In a few hours, R’s overrunning the world for OK AG as EPA chief. Consequently it doth appears GM et al get their wish. And its back to court– R’s go ‘judge shopping’. (A legal term applied to less than artful lawyers)


  15. 15
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    Feb 17th, 2017 (12:36 pm)

    Streetlight:

    In a few hours, R’s overrunning the world for OK AG as EPA chief. Consequently it doth appears GM et al get their wish. And its back to court– R’s go ‘judge shopping’. (A legal term applied to less than artful lawyers)

    “On the eve of his confirmation, the state judge ordered Pruitt’s office release the potentially thousands of emails relating to the energy companies he will soon be regulating — but not until Tuesday, days after his confirmation vote.”

    http://www.politico.com/story/2017/02/scott-pruitt-democrats-emails-oil-gas-235140


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    Streetlight

     

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    Feb 17th, 2017 (12:51 pm)

    George S. Bower: “On the eve of his confirmation, the state judge ordered Pruitt’s office release the potentially thousands of emails relating to the energy companies he will soon be regulating — but not until Tuesday, days after his confirmation vote.”

    Here’s the quite unique public 9th cir website: Just look at that over 100 amicus briefs.
    https://www.ca9.uscourts.gov/content/view.php?pk_id=0000000860

    That and more are what T’s energy (& of course others) will be facing. You might know the California legislature hired former US AG Holder to represent California — before T was sworn in.


  17. 17
    AnonyTr0LL

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    Feb 17th, 2017 (2:45 pm)

    The “Alliance of Automobile Manufacturers” are the douche bags pushing this. GM is a member. Probably the biggest financial contributor.

    https://autoalliance.org/about-the-alliance/

    They have no interest in clean air. The Volt and Bolt are just to show at least some effort.
    Buying either one of those products or any of their products helps fund their efforts to fight against EPA, CARB and Tesla Sales model.

    They say they want to sell products the consumers want yet ignore the Model 3 wait list and the volumes of Model S sold.

    Vote with your wallet!!!!


  18. 18
    Steve

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    Feb 17th, 2017 (3:18 pm)

    I’m not against environmental protection, but I’ve occasionally noticed rules that don’t really improve the environment. They just increase the cost of doing stuff. Regular emissions tests where 90 something percent of the cars pass, testing probably has a bigger impact in burning extra fuel to drive to emission station than catching the tiny fraction of cars. that Fail. I’ve personally passed on a retest without doing anything to fix the vehicle. In some places Volts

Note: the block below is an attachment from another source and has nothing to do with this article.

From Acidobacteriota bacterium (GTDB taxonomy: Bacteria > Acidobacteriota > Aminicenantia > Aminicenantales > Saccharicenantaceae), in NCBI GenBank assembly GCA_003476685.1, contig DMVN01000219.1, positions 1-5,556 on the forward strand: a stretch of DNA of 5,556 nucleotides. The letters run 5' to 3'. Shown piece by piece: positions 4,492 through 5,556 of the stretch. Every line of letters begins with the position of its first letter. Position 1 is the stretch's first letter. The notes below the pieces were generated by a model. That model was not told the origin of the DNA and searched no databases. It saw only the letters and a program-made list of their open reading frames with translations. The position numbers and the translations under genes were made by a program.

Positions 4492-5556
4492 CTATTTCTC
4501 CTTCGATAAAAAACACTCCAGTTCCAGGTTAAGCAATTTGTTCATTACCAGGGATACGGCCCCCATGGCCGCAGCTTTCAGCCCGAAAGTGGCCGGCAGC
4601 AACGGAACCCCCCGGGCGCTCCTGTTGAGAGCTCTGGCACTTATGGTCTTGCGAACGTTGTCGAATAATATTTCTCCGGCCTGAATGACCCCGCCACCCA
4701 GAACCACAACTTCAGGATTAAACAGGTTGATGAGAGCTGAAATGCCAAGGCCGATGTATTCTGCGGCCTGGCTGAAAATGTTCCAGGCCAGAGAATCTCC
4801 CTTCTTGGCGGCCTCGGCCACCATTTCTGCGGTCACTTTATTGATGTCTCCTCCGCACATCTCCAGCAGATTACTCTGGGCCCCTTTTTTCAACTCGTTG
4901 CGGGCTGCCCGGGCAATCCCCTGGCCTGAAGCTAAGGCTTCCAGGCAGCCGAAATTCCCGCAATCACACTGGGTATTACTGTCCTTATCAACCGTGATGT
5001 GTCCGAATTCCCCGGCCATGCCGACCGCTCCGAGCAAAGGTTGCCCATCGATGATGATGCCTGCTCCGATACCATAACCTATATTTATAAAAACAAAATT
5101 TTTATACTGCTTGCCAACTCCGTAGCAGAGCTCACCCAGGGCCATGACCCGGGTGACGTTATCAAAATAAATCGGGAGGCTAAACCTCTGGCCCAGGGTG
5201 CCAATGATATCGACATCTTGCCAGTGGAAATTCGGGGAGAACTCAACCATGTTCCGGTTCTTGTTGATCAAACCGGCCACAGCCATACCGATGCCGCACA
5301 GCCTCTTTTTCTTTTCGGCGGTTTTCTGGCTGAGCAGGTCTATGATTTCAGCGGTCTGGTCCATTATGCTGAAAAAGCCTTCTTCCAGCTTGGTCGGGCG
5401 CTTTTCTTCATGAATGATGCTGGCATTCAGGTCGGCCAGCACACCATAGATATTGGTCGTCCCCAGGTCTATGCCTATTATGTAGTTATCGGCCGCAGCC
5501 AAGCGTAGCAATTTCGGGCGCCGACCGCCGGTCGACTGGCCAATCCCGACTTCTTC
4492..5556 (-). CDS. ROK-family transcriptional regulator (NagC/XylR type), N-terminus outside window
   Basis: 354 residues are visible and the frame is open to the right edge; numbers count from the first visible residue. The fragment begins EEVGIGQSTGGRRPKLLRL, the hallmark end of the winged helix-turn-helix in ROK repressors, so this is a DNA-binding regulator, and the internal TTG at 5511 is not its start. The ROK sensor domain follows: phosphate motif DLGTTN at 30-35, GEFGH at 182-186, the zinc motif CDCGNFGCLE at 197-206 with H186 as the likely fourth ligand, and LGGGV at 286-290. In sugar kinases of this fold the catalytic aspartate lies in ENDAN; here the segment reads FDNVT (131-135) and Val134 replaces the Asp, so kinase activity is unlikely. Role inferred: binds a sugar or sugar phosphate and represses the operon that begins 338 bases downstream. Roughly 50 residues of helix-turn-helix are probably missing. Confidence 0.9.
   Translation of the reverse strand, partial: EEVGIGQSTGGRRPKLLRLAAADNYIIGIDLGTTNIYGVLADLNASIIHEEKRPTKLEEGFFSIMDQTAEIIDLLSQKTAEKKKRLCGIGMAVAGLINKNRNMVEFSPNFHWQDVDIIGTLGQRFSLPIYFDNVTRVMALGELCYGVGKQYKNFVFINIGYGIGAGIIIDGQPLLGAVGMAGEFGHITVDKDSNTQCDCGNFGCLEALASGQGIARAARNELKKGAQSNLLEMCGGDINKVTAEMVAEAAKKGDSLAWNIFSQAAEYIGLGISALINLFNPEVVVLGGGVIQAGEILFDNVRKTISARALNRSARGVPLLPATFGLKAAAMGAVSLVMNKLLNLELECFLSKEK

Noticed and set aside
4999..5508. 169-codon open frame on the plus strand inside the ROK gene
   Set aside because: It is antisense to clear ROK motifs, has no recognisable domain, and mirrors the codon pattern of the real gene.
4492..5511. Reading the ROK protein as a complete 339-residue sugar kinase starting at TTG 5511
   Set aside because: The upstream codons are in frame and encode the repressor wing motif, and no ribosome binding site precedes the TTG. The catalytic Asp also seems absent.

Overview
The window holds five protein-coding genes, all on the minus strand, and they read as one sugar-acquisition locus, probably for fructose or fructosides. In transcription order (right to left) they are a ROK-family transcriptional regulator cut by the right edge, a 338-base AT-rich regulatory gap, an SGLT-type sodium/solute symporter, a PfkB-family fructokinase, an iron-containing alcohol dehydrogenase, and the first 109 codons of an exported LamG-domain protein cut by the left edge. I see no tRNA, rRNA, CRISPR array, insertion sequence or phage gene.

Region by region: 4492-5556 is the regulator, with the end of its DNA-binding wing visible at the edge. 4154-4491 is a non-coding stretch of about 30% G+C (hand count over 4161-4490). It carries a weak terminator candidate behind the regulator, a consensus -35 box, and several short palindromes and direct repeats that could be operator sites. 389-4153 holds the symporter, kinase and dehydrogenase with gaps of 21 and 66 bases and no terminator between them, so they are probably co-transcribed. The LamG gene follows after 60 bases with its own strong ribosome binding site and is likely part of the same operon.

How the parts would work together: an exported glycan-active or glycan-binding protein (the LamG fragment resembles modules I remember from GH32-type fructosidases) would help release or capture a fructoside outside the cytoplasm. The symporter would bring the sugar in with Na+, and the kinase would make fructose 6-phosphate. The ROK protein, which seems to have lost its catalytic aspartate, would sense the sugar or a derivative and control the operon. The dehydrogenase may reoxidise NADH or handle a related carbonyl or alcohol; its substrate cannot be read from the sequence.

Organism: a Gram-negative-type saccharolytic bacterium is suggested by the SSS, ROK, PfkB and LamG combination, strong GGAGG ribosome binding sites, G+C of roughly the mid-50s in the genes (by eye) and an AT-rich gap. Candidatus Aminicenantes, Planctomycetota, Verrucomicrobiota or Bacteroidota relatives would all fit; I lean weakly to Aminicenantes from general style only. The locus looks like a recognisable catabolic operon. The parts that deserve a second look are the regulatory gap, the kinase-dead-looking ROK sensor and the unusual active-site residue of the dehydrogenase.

have failed tests simply because they haven’t burned enough gasoline yet.

    There’s an environmental fight about putting solar power generation in the Mohave desert. If you can’t put solar power generation in a desert where the heck can you put it?

    Any energy production technology I can think of, some environmental group will have an objection to. Solar, wind, hydro, nuclear, etc.


  19. 19
    Kdawg

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    Feb 17th, 2017 (4:04 pm)

    AnonyTr0LL,

    Hey, it’s Jim1j0n
    (or is it jimmy’s wife?)

    At least you have accepted your role as a troll now.


  20. 20
    Jim Seko

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    Feb 17th, 2017 (4:52 pm)

    This is a perfect example of how Tesla keeps getting free advertising


  21. 21
    James

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    Feb 17th, 2017 (5:16 pm)

    All this layering up money could be spent on hiring engineers, assembly workers, architectural firms, contractors and construction workers to build a better mousetrap than Tesla and then build out the necessary factories to get ‘er done.

    Hey, GM, Ford and the other 13 ICEMAKERS that make uo the AUTO ALLIANCE will still have to do the above anyway, as Model 3 will open the floodgates.


  22. 22
    DonC

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    Feb 17th, 2017 (5:27 pm)

    George S Bower: It would eliminate that source of income yes. Whether or not it would put tesla out of business is open for debate. You can not just ordane it be so:)